Perhaps the sun is shining where you are, but in Toronto it’s a relentlessly rainy day which means indoor play. In other words…it’s a perfect day for dress-up! It’s also a perfect day to kick off a regular blog feature that we’ve been very excited to share with you.
Imaginary play, costume play and indeed all of Fancy Pants Kids designs are inspired directly and indirectly by the magic of children’s books. Literature provides a diving board for imaginative play…planting seeds of stories which kids bring to glorious full bloom on drizzly days like today when they dig to the very bottom of the Tickle Trunk.
Every week or so, we will feature one of our favourite children’s books, covering a variety of ages and stages. Perhaps these will remind you to pull that one off the shelf, borrow it from the Public Library or pick up a copy from your local independent bookseller. Over time we will compile a fantastic list of must-have children’s books for families who love imaginative play.
Today we start with my oldest and most dear inspiration…’Where the Wild Things Are’ by Maurice Sendak. This venerable and prolific author/illustrator died earlier this year and I blogged about my personal connection to him and his work in this earlier post. The illustrations of Max being wild in his wolf suit were among my most acute inspirations for my Dragontail design.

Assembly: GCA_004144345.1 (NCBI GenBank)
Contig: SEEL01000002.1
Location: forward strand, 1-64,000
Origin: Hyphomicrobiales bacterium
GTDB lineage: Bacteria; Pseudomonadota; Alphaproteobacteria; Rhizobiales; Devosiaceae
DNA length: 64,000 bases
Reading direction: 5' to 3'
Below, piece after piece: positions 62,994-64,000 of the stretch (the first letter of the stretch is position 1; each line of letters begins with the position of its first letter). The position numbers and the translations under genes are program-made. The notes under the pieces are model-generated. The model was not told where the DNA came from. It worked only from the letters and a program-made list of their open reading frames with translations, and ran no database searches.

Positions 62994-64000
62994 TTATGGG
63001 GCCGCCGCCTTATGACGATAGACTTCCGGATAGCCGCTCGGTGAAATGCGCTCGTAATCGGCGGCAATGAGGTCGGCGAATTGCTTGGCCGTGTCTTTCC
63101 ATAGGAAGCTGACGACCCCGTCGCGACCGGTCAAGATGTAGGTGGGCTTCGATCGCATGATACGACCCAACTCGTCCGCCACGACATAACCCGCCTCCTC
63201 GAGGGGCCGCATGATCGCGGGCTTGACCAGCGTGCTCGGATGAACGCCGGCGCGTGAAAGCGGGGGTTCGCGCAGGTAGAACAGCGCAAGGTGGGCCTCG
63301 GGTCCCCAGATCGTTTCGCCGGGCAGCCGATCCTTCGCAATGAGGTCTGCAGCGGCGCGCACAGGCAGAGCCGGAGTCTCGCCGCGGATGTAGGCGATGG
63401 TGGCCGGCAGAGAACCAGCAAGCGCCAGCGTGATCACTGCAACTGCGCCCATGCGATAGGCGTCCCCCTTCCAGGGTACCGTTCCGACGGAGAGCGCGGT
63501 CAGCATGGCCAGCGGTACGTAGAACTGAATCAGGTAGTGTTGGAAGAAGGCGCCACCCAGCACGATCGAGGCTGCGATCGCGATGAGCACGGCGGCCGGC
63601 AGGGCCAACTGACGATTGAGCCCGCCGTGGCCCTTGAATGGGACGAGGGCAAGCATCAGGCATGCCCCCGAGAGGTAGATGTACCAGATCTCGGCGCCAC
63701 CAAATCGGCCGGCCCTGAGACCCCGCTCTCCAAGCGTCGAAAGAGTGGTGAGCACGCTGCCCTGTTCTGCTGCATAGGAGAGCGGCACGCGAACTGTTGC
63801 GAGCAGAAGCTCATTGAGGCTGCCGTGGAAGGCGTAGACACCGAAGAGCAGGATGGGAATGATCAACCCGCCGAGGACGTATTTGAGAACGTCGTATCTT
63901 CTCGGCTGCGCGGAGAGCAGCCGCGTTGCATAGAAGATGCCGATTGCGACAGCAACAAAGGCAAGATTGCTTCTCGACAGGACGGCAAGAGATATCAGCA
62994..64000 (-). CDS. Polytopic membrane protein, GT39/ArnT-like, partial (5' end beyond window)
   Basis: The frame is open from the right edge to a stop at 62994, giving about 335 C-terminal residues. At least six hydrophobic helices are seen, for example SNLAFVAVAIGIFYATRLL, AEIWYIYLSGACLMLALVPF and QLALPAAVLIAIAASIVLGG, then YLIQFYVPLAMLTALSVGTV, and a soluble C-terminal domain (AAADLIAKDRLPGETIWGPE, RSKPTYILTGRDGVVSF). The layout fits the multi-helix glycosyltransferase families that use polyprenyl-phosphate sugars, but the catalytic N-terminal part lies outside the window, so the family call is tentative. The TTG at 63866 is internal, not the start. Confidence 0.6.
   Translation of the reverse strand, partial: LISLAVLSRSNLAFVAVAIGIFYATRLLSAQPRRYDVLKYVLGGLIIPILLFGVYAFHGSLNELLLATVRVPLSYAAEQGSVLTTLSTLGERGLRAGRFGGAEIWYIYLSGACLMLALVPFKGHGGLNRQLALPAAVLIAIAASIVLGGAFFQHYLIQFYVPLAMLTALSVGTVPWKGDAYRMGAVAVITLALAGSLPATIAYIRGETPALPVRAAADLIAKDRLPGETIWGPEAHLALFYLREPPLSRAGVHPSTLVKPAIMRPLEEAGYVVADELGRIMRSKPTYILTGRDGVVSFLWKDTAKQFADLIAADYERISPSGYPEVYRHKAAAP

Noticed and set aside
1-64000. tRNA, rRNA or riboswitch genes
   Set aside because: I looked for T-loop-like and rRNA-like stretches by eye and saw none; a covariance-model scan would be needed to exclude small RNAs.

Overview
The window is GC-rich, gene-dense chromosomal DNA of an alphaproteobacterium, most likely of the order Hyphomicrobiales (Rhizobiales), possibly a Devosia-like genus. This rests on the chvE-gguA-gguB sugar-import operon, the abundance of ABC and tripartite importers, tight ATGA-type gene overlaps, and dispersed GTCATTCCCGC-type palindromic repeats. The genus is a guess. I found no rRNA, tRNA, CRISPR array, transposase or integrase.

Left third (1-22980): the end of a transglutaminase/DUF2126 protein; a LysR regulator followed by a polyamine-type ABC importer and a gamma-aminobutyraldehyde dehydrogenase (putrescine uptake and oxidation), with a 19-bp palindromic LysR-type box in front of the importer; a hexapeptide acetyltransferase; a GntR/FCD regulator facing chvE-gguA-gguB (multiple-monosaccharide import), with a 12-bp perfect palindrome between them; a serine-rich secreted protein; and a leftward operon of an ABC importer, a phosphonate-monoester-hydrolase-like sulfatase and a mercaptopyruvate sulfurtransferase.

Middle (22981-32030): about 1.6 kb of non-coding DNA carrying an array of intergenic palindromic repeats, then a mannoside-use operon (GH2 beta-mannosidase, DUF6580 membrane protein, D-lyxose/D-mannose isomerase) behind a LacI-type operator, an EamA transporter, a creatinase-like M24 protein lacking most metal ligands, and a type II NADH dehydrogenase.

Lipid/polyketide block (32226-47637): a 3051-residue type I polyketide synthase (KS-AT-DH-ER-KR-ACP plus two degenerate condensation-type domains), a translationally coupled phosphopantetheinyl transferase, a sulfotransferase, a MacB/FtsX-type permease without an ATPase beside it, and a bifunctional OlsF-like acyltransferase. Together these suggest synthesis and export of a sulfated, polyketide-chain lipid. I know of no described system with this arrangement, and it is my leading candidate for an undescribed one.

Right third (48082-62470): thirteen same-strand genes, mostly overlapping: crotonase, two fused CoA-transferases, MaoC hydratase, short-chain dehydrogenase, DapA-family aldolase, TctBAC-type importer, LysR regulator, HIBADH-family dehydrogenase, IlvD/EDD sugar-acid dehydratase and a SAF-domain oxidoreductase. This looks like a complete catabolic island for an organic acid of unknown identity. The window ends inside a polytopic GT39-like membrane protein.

Many parents and grandparents have fond memories of reading (or being read) this evocative and simple story about Max. He is sent to his room after getting into “mischief of one kind…and another.” What happens in his room is the product of pure magic and imagination. Sendak never believed in pulling punches when it comes to showing the gnashing teeth and yellow eyes of wild things. Some children go through stages of not wanting to read this book because they find it scary but this generally passes. Other children relish the pure drama and the incredible styling of the creatures and the landscapes and come back to it time after time after time. Max is independent and in control of his world. He tames the wild things and becomes their king before sailing his private boat back to the “night of his very own room”.
If you are already a fan of this book, we’d love to hear about how you read the 3 consecutive panoramic illustrations of the ‘wild rumpus’ in the middle of the book. Every reader has a different approach…what is yours?